Tuesday, July 17, 2007

Peculiar? Fair Play?

July 15, 2007
Louisburg, KS to near Gascozark, MO (where?)

234.6 miles
Puffy Clouds and Gusty Winds
for awhile anyway…

There sure was no mistaking when I crossed from the wonderful highways and byways of Kansas into Missouri – went from pleasure to pain – it happened right at the sign welcoming the driver into Missouri – the roads went from wonderful to junk. I’d love to know the reasoning behind where money is spent. Sorry for the little rant – if I could get from Kansas to Maine without leaving Kansas’ roads, I’d do it for sure!!

One of the next things I noticed was the town of Peculiar, MO. There must be some history behind that name! So I looked it up for you, and for me -

In pre-Civil War times the pioneer settlers decided their drowsy, maple-shaded hamlet ought to have a name. After several sessions in the general store they narrowed the choice to three names, but couldn't settle on any one.
All three names were sent to the post office for consideration. All three were in use elsewhere. They decided to appeal directly to the postmaster general, agreeing to let him make the final decision. 'We don't care what name you give us,' they said, 'so long as it is sort of peculiar.'
Probably with tongue in cheek the postmaster general wrote a long and courteous reply. He said he had given their predicament grave consideration. 'My conclusion.' he wrote, 'is that in all the land it would be difficult to imagine a more distinctive, a more peculiar name than Peculiar.' and Peculiar it has remained ever since. {Found in a newspaper clipping}

I can’t get over these magnificent immense green lawns at all the homes – even shacks have beautiful lawns. I love ‘em! Guess I’ve been in the desert too long, that I enjoy the lawns so much!

Saw my first herd of goats today (do goats come in herds??), and the babies are adorable! Kids playing like kids!!

I’d been noticing that lots of the homes had their own ponds and creeks, and was thinking of all the stories I’ve heard thru the years about ‘down at the ol' watering hole’ - wait, wrong story . . . I think I mean 'down at the ol' swimming hole' – something I wasn’t fortunate enough to experience in the areas where I grew up, when I started noticing that the creeks and ponds looked pretty gucky (scientific term for less than pristine).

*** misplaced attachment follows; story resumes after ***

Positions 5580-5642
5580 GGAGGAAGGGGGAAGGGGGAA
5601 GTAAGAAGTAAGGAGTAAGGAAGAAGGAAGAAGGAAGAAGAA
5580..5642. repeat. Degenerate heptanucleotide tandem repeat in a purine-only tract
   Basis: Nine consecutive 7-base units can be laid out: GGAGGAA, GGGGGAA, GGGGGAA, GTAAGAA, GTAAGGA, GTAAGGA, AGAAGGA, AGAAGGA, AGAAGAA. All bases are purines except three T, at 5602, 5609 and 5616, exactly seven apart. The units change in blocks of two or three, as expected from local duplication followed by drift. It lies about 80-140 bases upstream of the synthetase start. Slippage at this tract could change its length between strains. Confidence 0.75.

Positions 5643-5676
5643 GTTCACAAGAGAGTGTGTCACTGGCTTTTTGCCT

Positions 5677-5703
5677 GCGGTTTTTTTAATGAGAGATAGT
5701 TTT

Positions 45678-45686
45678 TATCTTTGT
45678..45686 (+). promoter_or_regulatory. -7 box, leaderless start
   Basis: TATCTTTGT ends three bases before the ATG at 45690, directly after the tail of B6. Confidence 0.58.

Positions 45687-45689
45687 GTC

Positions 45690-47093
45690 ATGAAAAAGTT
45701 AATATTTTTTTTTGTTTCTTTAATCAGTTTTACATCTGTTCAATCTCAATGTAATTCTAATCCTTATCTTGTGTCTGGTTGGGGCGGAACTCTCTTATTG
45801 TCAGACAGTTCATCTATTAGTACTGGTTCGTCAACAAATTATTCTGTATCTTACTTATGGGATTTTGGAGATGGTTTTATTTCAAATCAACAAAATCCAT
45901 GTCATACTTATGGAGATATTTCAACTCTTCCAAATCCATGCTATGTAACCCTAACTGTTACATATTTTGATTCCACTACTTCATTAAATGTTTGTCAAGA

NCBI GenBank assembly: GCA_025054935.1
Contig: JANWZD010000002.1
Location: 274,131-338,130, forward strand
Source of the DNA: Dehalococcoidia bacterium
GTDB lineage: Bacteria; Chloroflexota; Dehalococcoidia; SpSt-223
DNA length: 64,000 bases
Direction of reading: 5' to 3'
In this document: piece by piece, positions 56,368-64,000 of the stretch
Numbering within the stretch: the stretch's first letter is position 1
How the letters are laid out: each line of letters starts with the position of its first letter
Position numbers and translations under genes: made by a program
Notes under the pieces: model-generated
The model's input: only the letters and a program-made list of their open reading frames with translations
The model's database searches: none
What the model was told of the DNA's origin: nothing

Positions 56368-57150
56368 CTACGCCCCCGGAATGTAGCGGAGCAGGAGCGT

Then crossed some lakes that looked kind of stagnant, and rivers that were over their banks, the Truman Lake and Reservoir were obviously flooded. I looked it up online when I parked last night, and this indeed was one of the areas hit so badly by rains in early May that suffered major flooding. The water is still here more than two months later – must have been really awful at the time!

I’d really like a translation of a hand painted sign that said “4 Sale – Used Rabbits”. Huh?

And then, near the town of Lowry City, there were several highway signs saying “Share the Road” with a picture of a horse drawn buggy. I’m still trying to find out if this is an Amish area – no other indications, but it’s a classic Amish looking buggy! The info page on Lowry City doesn't mention an Amish community, but does say they have 5 registered sex offenders - just what we all wanted to know.

A couple more good names of towns – Humanville?? And Fair Play?? And Russell Stover candy must be made around here because there are dozens of big billboards advertising Russell Stover stores! Actually, in researching that question, I see they are based in Denver, CO and recently acquired Whitman's Sampler too. Guess they're just really popular here abouts!

Then I saw my first regional McDonald’s specialty (well, not really the first, because Hawaii’s McDonald’s made a few concessions to local tastes) – Micky D’s sweet tea!! For 89 cents!

This cloud showed up on the horizon about 1:30.
Uh oh!

Oh yeah – it rained on me! It rained so hard that most everyone pulled over to the side of the road. And my windshield wiper worked!! Then it cleared up and was MUGGY, MUGGY, MUGGY, and still is today, the next day! I’d forgotten how oppressive serious muggy is!

I found tonights RV park on the map – Gasconade Hills RV Camp – sounded nice, but I was beginning to wonder if there was going to be anything at the end of this road, and really hoping there would be, because there was no way I’d be able to turn around. 

Thankfully, the park did materialize, and it’s very nice! Spent an extra day to do laundry and plan out the next week of the trip. It’s right on its own little river – still way full and gucky looking – but they offer fishing and canoeing and like that. Very intermittent internet access, but what else is new?

Hopefully I can get these two days of travel posted before I get out of here in the morning! Later!

Gasconade Hills
A Paddlesports Resort
28425 Spring Road
Richland, MO 65556

Don't throw me in the hooscow

July 14, 2007
Nebraska City, NE to Louisburg, KS

215.3 miles
Mostly overcast